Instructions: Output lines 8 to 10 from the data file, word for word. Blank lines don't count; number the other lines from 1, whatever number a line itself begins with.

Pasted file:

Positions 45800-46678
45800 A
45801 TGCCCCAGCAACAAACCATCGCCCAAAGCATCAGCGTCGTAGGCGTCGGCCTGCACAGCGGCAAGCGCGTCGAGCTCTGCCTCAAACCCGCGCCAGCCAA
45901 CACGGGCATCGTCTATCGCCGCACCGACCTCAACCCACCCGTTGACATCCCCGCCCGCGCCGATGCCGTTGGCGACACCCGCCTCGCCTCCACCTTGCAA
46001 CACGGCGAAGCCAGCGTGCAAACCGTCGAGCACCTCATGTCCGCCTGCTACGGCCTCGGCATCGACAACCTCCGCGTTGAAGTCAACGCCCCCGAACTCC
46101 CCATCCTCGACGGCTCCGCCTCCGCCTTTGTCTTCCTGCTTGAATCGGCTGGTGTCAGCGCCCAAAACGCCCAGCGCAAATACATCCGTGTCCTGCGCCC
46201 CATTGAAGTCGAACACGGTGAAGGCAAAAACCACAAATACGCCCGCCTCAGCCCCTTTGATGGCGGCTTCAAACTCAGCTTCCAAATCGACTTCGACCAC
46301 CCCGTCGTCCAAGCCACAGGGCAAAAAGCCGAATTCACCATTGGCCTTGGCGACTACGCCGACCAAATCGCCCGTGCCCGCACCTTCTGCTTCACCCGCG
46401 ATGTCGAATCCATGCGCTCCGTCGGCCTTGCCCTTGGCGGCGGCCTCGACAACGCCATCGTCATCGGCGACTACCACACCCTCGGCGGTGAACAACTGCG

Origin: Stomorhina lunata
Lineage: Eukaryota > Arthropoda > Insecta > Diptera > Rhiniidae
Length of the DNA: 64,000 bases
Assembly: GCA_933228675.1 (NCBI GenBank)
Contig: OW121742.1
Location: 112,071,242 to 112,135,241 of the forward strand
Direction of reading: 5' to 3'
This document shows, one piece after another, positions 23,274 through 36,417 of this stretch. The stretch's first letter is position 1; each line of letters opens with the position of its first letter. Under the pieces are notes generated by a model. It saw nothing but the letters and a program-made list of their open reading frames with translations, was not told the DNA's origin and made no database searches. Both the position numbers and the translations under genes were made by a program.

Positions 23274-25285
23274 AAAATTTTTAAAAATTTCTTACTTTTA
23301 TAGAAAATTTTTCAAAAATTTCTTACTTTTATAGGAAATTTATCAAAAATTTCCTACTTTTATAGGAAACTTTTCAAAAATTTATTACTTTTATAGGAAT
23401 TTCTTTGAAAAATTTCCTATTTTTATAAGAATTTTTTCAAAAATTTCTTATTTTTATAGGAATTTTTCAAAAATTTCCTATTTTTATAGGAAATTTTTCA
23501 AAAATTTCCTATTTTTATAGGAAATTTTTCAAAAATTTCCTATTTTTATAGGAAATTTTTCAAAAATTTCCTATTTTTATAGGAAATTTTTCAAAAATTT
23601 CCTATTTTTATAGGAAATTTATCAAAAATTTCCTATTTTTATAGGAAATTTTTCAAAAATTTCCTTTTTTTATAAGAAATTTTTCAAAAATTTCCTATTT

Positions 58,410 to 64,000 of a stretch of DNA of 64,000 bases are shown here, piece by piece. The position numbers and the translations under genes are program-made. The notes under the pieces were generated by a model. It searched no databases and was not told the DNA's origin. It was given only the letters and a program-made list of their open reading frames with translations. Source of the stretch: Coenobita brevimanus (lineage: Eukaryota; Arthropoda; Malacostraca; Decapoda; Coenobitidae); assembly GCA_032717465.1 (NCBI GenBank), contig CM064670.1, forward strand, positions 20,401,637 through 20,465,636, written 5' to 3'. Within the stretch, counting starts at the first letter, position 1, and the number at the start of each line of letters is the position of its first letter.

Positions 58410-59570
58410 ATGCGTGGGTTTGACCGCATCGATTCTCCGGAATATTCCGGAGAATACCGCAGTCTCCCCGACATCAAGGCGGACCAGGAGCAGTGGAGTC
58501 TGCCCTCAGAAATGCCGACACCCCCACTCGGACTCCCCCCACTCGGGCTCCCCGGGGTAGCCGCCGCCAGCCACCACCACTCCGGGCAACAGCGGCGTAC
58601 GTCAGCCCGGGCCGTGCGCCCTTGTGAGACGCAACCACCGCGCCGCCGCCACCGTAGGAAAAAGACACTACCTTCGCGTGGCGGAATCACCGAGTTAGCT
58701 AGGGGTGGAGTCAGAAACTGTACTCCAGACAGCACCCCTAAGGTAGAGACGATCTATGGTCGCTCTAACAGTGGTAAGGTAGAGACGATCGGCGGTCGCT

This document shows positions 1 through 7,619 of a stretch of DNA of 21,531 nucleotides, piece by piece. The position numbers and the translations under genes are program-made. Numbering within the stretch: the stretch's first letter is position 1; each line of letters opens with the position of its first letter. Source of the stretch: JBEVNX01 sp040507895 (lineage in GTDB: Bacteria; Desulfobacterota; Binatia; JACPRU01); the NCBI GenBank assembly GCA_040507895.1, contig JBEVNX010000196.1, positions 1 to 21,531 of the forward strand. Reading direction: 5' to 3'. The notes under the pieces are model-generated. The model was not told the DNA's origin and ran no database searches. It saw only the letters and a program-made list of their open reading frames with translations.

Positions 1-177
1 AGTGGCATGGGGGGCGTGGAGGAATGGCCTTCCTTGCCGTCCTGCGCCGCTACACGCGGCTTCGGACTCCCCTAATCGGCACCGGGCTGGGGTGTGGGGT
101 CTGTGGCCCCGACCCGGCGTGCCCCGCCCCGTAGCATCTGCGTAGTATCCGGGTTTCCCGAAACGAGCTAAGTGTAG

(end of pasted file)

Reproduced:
46301 CCCGTCGTCCAAGCCACAGGGCAAAAAGCCGAATTCACCATTGGCCTTGGCGACTACGCCGACCAAATCGCCCGTGCCCGCACCTTCTGCTTCACCCGCG
46401 ATGTCGAATCCATGCGCTCCGTCGGCCTTGCCCTTGGCGGCGGCCTCGACAACGCCATCGTCATCGGCGACTACCACACCCTCGGCGGTGAACAACTGCG

Origin: Stomorhina lunata